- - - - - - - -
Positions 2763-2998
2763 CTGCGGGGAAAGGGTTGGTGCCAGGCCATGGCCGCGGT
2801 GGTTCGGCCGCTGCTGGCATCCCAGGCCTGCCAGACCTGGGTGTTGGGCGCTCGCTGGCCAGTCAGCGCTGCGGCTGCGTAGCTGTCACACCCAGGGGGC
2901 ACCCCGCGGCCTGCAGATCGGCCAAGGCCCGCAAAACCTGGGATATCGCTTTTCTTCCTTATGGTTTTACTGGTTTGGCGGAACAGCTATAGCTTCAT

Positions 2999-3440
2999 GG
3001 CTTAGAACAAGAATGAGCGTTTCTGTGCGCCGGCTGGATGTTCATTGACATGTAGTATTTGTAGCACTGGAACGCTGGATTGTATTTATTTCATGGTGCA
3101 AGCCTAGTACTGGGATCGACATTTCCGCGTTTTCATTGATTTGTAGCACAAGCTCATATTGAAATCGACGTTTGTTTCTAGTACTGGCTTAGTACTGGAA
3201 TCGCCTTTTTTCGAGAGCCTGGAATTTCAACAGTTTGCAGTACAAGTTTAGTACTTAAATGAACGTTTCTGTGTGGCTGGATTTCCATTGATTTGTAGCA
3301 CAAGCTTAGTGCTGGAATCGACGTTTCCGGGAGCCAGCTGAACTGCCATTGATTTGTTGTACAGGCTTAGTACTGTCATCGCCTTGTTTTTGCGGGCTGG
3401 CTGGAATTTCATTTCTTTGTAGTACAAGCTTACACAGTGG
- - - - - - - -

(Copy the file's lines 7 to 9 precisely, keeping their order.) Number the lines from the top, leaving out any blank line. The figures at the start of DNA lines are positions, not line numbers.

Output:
3001 CTTAGAACAAGAATGAGCGTTTCTGTGCGCCGGCTGGATGTTCATTGACATGTAGTATTTGTAGCACTGGAACGCTGGATTGTATTTATTTCATGGTGCA
3101 AGCCTAGTACTGGGATCGACATTTCCGCGTTTTCATTGATTTGTAGCACAAGCTCATATTGAAATCGACGTTTGTTTCTAGTACTGGCTTAGTACTGGAA
3201 TCGCCTTTTTTCGAGAGCCTGGAATTTCAACAGTTTGCAGTACAAGTTTAGTACTTAAATGAACGTTTCTGTGTGGCTGGATTTCCATTGATTTGTAGCA